Since the first aeroplane flight more than 100 years ago, aeroplanes have been propelled using moving surfaces such as propellers and turbines. Most have been powered by fossil-fuel combustion. Electroaerodynamics, in which electrical forces accelerate ions in a fluid1,2, has been proposed as an alternative method of propelling aeroplanes—without moving parts, nearly silently and without combustion emissions3,4,5,6. However, no aeroplane with such a solid-state propulsion system has yet flown. Here we demonstrate that a solid-state propulsion system can sustain powered flight, by designing and flying an electroaerodynamically propelled heavier-than-air aeroplane. We flew a fixed-wing aeroplane with a five-metre wingspan ten times and showed that it achieved steady-level flight. All batteries and power systems, including a specifically developed ultralight high-voltage (40-kilovolt) power converter, were carried on-board. We show that conventionally accepted limitations in thrust-to-power ratio and thrust density4,6,7, which were previously thought to make electroaerodynamics unfeasible as a method of aeroplane propulsion, are surmountable. We provide a proof of concept for electroaerodynamic aeroplane propulsion, opening up possibilities for aircraft and aerodynamic devices that are quieter, mechanically simpler and do not emit combustion emissions.
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The data that support the findings of this study are available from the corresponding author upon reasonable request.
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The work was also contributed to by many undergraduate students from 2010–2018 as part of MIT’s Undergraduate Research Opportunities Program (UROP), as part of MIT’s Minority Students Research Program (MSRP), or as part of MIT’s summer research exchange program with Imperial College London (IROP). These students include Y. K. Tey, P. Kandangwa, W. B. Rideout, J. Epps, S. O’Neill, M. Adams, J. M. Salinas, N. H. Rodman, I. L. LaJoie, W. A. Rutter, A. J. Sanders, N. J. Martorell, I. Vallina Garcia, J. P. Liguori, K. Dasadhikari, B. J. Scalzo Dees, M. H. Knowles, D. W. Fellows and D. P. Aaradhya. In addition, we thank A. Brown, T. Tao, C. Tan, P. Lozano, J. Peraire and C. Guerra-Garcia for technical discussions and advice, in some cases as part of student thesis committees. K. Masuyama, A. Dexter and J. Payton contributed to the project in its earlier phases. J. Leith and J. L. Freeman contributed to the financial and procurement administration for the project. F. Allroggen contributed to the resource management for the project. We also thank the laboratory staff at MIT AeroAstro for their help with the design, fabrication and flight testing of the EAD aircraft, in particular D. Robertson, T. Billings, A. Zolnik and T. Numan. Finally, we thank the MIT Department of Athletics, Physical Education, and Recreation for access to space for indoor flight testing, in particular S. Lett. This work was funded through MIT Lincoln Laboratory Autonomous Systems Line, the Professor Amar G. Bose Research Grant, and through the Singapore-MIT Alliance for Research and Technology (SMART). The work was also funded through the Charles Stark Draper and Leonardo career development chairs at MIT. This material is based on work supported by the Assistant Secretary of Defense for Research and Engineering under Air Force Contract No. FA8721-05-C-0002 and/or FA8702-15-D-0001. Any opinions, findings, conclusions or recommendations expressed in this material are those of the author(s) and do not necessarily reflect the views of the Assistant Secretary of Defense for Research and Engineering.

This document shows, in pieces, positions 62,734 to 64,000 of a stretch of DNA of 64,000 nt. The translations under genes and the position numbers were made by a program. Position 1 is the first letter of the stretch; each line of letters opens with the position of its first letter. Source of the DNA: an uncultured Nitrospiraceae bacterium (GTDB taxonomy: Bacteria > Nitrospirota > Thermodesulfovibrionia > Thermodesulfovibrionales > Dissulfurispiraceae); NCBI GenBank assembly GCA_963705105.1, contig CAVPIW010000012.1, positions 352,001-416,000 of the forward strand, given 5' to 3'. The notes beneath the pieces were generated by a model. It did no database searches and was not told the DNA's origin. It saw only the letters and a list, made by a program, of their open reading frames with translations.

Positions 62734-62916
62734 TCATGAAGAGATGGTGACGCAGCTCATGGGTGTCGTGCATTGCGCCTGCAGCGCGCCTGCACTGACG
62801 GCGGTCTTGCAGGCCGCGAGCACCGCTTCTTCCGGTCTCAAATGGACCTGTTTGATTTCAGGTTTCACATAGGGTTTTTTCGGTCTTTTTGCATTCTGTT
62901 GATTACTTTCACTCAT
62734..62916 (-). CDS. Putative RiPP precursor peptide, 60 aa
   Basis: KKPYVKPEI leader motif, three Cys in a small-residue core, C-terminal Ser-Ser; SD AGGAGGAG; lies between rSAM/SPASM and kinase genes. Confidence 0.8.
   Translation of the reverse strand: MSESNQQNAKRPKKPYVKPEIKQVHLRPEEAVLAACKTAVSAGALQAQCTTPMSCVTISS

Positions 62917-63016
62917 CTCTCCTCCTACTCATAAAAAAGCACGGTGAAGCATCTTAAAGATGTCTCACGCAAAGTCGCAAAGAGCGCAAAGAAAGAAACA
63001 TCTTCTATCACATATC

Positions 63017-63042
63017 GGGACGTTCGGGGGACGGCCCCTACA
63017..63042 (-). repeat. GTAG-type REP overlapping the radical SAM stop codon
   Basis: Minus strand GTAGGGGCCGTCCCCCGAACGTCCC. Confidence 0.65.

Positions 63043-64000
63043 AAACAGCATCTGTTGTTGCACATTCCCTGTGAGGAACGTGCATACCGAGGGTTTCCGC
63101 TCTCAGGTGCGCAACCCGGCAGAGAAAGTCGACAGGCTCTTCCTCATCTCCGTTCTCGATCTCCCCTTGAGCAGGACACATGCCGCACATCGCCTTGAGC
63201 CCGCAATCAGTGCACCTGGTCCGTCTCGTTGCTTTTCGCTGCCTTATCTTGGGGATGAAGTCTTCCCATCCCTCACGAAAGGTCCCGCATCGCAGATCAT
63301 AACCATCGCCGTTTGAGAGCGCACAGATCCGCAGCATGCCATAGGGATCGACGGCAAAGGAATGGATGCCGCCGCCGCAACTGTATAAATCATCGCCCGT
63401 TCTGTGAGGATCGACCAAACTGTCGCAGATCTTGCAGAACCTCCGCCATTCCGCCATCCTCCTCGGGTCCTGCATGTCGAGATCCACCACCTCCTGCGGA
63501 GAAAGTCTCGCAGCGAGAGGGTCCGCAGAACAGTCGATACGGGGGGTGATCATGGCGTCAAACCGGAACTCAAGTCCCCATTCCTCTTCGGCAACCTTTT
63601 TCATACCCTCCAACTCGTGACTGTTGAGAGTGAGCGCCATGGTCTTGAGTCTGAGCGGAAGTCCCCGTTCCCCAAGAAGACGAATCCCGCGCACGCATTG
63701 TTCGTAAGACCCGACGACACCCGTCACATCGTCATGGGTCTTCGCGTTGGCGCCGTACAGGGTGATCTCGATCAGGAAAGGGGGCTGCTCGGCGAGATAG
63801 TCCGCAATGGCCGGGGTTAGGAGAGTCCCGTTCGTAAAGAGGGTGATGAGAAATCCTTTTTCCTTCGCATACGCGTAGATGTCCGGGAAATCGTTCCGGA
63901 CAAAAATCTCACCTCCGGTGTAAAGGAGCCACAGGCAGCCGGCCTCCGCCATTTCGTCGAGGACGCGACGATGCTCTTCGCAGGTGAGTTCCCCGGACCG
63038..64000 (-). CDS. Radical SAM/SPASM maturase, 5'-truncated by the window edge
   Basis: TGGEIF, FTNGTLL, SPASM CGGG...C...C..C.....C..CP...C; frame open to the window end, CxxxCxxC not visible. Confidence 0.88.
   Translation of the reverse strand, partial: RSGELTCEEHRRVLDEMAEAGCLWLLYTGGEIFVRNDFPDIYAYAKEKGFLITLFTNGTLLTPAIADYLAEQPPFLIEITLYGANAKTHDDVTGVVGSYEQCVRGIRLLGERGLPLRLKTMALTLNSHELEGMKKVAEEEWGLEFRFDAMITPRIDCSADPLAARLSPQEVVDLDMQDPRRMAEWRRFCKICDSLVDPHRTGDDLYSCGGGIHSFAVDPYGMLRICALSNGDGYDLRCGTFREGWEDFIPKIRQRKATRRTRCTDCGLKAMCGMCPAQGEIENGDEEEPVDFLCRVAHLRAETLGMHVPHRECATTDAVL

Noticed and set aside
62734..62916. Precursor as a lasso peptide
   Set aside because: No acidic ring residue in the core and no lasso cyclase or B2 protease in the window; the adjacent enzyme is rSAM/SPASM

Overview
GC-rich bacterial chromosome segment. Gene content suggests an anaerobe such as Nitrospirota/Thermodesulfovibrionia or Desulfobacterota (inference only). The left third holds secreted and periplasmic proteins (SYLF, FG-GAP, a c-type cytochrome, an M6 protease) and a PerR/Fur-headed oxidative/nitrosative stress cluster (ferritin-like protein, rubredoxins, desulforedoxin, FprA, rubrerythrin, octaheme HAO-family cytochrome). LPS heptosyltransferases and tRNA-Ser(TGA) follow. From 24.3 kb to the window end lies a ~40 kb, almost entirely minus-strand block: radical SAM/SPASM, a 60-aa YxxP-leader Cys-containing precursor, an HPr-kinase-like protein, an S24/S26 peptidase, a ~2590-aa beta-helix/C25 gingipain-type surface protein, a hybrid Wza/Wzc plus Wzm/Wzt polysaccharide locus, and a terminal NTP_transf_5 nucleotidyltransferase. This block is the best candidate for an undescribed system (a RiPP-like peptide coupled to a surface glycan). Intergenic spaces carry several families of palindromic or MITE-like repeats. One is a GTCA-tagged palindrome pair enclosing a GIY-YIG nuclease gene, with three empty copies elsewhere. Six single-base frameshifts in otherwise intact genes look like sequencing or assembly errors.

Nature thanks D. Drew, K. Pister, F. Plouraboué and H. Smith for their contribution to the peer review of this work.
The authors declare no competing interests.
Publisher’s note: Springer Nature remains neutral with regard to jurisdictional claims in published maps and institutional affiliations.
Extended data figures and tables
Not to scale. The emitting electrode is a 32 American Wire Gauge (32 AWG; 0.2 mm diameter) stainless steel wire, held at 60 mm spacing from the collecting electrode by 3D-printed spacers. The collecting electrode is a National Advisory Committee for Aeronautics (NACA) 0010 airfoiled foam section covered in a thin layer of aluminium foil. The electrodes are 3 m in span (into the page).
The HVPC is designed to ramp up to the final voltage over 20 s while the aeroplane is on the launcher. The aircraft was in flight for 10–12 s. During flight, the HVPC regulates the output voltage to maintain 40.3 kV.
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Xu, H., He, Y., Strobel, K.L. et al. Flight of an aeroplane with solid-state propulsion. Nature 563, 532–535 (2018). https://doi.org/10.1038/s41586-018-0707-9
- Solid-state Actuators
- Thrust Density
- Steady Level Flight
- High Voltage Power Converter (HVPC)
- Geometric Programming
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